Ashi: Lake of Light

Guid­ing in­sects round Ashi: Lake of Light.

PC GAMER (UK) - - CONTENTS - Shi Sausage Roll. Stephen’s By Philippa Warr

Ais a re­lax­ing spa­tial puz­zle game some­where on the op­po­site end of the pain spec­trum to games like It’s a top-down af­fair which deals in glow­ing lanterns, twin­kling fire­flies and right-an­gle turns. You, the mis­tress of the fire­flies (as I have cho­sen to think of my­self in this case) must guide one fire­fly from its start­ing lily pad to a lit­tle gate­way across the lake.

Fire­flies only fly in straight lines so you’ll need to use lanterns to steer the in­sects around the sur­face of the pond. The ba­sic rule is that if a fire­fly passes a lantern with a lit can­dle in­side, its path­way will bend around that lantern and make the in­sect turn left or right. As the game goes on, you get new tools and rules to play with.

Some are vari­a­tions on the ba­sics – stronger lights make the in­sect stick to the lantern longer, mean­ing it can dou­ble back on it­self or turn a three-quar­ter cir­cle. Oth­ers in­volve warp points which spit the fire­fly out in dif­fer­ent ar­eas or sym­bols which con­vert its tail light from red to blue. The lat­ter means the fire­fly stops pay­ing at­ten­tion to the red lanterns and only re­acts to the blue ones.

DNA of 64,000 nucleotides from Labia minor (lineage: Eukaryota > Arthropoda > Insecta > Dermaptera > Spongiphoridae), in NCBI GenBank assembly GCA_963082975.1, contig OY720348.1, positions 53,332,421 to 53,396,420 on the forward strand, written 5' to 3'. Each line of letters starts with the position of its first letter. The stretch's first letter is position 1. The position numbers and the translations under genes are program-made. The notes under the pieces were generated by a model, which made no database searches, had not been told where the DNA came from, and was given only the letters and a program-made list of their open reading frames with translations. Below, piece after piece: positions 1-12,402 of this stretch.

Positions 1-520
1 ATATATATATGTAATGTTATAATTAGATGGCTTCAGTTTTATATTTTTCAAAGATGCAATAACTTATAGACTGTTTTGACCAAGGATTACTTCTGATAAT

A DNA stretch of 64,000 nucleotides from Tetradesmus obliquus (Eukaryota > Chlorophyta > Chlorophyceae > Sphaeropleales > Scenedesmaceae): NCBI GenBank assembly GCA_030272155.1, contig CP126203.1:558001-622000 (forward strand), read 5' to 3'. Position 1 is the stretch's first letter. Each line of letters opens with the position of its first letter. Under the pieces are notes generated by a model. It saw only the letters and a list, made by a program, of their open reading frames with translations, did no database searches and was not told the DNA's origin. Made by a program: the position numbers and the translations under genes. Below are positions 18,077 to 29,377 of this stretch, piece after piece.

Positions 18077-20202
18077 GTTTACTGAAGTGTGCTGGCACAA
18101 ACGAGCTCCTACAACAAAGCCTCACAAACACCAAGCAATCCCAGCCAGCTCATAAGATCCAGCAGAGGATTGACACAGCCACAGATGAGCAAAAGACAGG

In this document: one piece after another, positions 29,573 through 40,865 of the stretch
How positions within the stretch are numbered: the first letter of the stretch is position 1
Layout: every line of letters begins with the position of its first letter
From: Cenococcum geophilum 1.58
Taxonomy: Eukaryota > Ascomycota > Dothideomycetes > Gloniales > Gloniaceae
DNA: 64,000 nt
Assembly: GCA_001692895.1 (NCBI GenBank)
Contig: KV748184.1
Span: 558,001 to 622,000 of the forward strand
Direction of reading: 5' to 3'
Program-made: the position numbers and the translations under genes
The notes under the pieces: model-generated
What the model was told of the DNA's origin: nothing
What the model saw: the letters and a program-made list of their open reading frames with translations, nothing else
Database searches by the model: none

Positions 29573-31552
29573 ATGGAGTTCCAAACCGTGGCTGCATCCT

De­spite the ac­cu­mu­la­tion of dif­fer­ent rules and el­e­ments to

con­sider, Ashi con­tin­ues to feel man­age­able. Firstly, there are a lim­ited num­ber of el­e­ments to tweak in a given puz­zle. Of­ten I can see what I need to do by look­ing at the lay­out to see what I can or can’t change and then work­ing back­wards from the exit point to see how the fire­fly needs to move.

Se­condly, once you re­lease the fire­fly and let it fol­low the path you’ve laid out, it leaves a trail to mark where it’s been. This re­mains on the screen un­til you change any of the vari­ables for a new at­tempt. As a re­sult you can of­ten use the older path to work out where the prob­lem in nav­i­ga­tion lies.

At its most pleas­ant, the re­sult is a mild set of puz­zles where it’s hard to get stuck. My favourite part was watch­ing the fire­fly meander through the so­lu­tions – it’s not dis­sim­i­lar to the feel­ing of watch­ing a row of domi­nos fall or a lit­tle wind-up toy go about its me­chan­i­cal busi­ness.

Easy ride

The weak­ness is that you can bum­ble through with­out feel­ing much trac­tion. There were a few lit­tle dif­fi­culty spikes – maybe four of five puz­zles af­ter the half­way mark – which of­fered up more of a chal­lenge.

These points of fric­tion im­ply that there’s po­ten­tial for more fiendish puz­zling us­ing the same rules. I’d have liked to see more in that vein as the dif­fi­culty never re­ally seemed to ramp up, even though the PC re­lease bun­dles in what are re­ferred to as “su­per-chal­leng­ing bonus puz­zles”.

The mix­ture of sooth­ing and chal­leng­ing never quite re­solved into a strong ex­pe­ri­ence for me but at less than three quid Ashi is a nice lunchtime game. If you find it easy, there’s plea­sure in watch­ing so­lu­tions un­fold. If you find it tricky it’ll be a bit meatier as a puz­zle ex­pe­ri­ence.

At less than three quid Ashi is a nice lunchtime game

There’s no penalty for plan­ning an ex­per­i­men­tal run.

The blue lily pad points in the di­rec­tion you’ll start head­ing.

You’ll need to com­plete both branches to ad­vance.

Some lev­els look a bit in­tim­i­dat­ing at first!

Newspapers in English

Newspapers from UK

© PressReader. All rights reserved.